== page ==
Because of the complex interactions occurring in the heart and the apparent contradictory data presented here, an integrative approach appeared necessary in order to gain a comprehensive description of the very mechanisms responsible for the changes in contractility observed with CH hearts. In this study, we applied MoCA to study the changes in the elasticities of the ATP/PCr-producing and -consuming modules toward PCr in CH hearts. The main interesting feature when applied to the study of pathologies is the consideration that only the module presenting an overall modified elasticity by the pathology has significant impact on intact heart function.
First, the present study on the control mouse perfused heart showed equivalent elasticities of producer and consumer modules, and consequently an almost shared repartition of the control of contraction. This result was surprising in view of our previous results in rat heart, in which we showed that control was almost totally in the consumer (ATP demand, between 90% and 95%), because of a much higher elasticity of the producer toward PCr (17). While this important difference between mouse and rat hearts needs further investigation, a possible explanation could reside in the very high contractile activity of the mouse heart. Indeed, comparable RPPs were recorded with mouse and rat hearts under our conditions (∼30,000–40,000 mmHg/min), while mouse heart is ∼10 times smaller and has a much higher rate (400 compared with 250 beats/min for rat heart). We may therefore suggest that the elasticity of the ATP/PCr producer toward [PCr] could decrease at high cardiac contractile activity.
When applied to mice exposed for 3 wk to CH, MoCA revealed a surprising significant fourfold increase in the elasticity of the producer module to changes in PCr compared with control mice. In contrast, no modification in the elasticity of the ATP/PCr consumer was evidenced in this study. As discussed above, these results clearly show that the changes in the ATP/PCr producer module experimentally evidenced here are fully responsible for the observed changes in heart contraction energetics in CH perfused hearts. The most obvious process whose modification may be responsible for the change in the kinetic interaction between ATP/PCr producer and PCr is the adenylate translocator (ANT)-mitochondrial creatine kinase-porin complex (7), which is at the interface between mitochondria and the energetic intermediates, including creatine/PCr. It has been already shown that binding of creatine kinase with mitochondrial membranes can be modulated by different factors, particularly calcium (38). The surprising increase in the elasticity of the ATP/PCr producer observed here, despite a decrease in global activity, emphasizes a new property of the system and could be considered as an adaptative mechanism developed in the heart under CH counteracting the decrease in activity and activation, both linked to the decrease in calcium transients. Strongly suggested from the present results, the role of Ca2+ and PCr concentrations in the modulation of ATP/PCr producer elasticity in healthy and CH hearts, and therefore in the overall regulation of cardiac energetics, needs to be clarified.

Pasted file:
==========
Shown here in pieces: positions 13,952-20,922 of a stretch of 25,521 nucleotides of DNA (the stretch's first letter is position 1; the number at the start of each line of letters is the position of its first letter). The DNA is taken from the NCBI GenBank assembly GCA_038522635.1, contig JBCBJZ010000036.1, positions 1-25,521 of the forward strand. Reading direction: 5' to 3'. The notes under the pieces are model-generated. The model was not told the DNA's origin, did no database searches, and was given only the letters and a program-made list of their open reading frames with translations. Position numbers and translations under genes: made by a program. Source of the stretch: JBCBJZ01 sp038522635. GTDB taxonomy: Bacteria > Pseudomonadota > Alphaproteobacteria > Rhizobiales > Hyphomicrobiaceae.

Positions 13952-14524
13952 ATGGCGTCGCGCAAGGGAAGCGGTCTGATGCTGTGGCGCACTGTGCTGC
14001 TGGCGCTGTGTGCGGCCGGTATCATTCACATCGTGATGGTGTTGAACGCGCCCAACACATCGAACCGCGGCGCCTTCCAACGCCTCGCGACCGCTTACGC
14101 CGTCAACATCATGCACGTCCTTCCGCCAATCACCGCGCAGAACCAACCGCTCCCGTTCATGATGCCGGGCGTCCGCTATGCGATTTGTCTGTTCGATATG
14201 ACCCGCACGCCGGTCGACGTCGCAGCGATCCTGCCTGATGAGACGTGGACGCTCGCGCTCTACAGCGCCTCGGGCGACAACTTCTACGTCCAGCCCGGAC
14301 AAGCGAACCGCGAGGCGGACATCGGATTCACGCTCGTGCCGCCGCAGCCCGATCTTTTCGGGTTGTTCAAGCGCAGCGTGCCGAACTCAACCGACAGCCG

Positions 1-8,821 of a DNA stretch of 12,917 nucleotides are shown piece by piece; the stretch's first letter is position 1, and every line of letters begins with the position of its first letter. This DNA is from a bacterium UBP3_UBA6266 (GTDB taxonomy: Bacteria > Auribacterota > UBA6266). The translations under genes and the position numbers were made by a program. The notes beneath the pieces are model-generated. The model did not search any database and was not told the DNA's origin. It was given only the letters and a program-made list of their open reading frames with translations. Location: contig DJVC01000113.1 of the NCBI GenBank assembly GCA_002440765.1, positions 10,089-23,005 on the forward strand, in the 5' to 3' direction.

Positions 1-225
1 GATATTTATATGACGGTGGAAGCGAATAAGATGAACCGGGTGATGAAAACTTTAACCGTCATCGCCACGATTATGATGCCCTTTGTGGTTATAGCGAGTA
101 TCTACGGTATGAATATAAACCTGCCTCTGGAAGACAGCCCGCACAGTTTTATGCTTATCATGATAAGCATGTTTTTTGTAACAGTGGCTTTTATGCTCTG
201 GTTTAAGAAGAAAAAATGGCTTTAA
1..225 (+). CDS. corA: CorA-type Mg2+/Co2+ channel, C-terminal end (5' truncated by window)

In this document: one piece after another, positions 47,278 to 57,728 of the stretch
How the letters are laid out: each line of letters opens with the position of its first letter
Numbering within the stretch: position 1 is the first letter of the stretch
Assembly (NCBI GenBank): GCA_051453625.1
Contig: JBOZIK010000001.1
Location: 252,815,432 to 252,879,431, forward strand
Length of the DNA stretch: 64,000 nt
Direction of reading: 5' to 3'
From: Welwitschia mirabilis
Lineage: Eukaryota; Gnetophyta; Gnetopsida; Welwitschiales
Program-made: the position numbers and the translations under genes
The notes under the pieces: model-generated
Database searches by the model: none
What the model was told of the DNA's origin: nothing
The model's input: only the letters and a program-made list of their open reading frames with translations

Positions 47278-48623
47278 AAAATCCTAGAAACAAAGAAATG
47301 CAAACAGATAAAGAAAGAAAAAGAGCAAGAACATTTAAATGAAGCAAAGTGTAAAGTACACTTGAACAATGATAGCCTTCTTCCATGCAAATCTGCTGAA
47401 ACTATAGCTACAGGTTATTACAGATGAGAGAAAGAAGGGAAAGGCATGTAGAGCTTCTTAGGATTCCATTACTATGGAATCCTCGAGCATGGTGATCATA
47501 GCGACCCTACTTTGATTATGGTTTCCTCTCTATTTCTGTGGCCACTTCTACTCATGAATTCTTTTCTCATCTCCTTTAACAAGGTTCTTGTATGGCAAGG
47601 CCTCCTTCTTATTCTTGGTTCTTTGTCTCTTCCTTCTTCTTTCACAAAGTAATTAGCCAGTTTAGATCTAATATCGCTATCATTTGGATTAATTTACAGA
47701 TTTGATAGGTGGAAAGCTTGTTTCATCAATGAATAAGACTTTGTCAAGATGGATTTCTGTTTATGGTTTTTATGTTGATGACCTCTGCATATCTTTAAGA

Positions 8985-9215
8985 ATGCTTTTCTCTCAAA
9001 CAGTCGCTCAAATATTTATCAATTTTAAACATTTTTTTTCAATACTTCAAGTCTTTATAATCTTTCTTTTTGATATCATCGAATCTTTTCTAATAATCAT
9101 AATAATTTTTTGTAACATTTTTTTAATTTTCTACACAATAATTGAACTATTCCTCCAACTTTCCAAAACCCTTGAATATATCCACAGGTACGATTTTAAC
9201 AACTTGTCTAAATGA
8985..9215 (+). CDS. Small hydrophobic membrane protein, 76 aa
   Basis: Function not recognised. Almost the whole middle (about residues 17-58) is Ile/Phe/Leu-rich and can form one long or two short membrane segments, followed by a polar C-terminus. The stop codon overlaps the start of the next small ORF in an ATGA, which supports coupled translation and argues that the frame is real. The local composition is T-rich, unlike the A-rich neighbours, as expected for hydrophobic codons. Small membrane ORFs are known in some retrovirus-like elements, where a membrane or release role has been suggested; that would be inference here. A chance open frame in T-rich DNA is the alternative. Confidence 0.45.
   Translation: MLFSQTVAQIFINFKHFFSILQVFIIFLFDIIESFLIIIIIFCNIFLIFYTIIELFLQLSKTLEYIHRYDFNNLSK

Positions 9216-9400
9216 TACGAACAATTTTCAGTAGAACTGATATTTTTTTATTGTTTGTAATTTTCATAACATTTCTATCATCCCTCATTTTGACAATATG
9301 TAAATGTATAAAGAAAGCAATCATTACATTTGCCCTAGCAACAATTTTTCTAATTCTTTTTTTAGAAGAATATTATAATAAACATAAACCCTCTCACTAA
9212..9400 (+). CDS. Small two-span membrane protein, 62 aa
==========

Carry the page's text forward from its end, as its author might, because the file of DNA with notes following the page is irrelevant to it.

It appears crucial to further investigate this fundamental property, which is a direct consequence of organ integration and can only be assessed through integrative approaches applied to intact organs. MoCA appears to be a very promising approach since the noninvasive use of 31P-NMR allows the possible use in vivo.
Perspectives and Significance
The present work is the first application of our modular control analysis to heart pathology. MoCA is one of the new systems biology approaches currently being developed and allows the integrative and noninvasive study of the energetics of intact beating heart. The results presented in this paper clearly show that integrative approaches effectively bring a new type of information providing new insights into the complex internal regulations of integrated organ function. In the near future systems biology approaches may be crucial in the actual attempts to link molecular events to physiology and pathology.
This work was supported by Centre National de la Recherche Scientifique (CNRS), Université Victor Segalen (Bordeaux 2), Conseil Régional de la Région Aquitaine, and Institut Fédératif de Recherche (IFR)4, Bordeaux, France.
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- Copyright © 2008 the American Physiological Society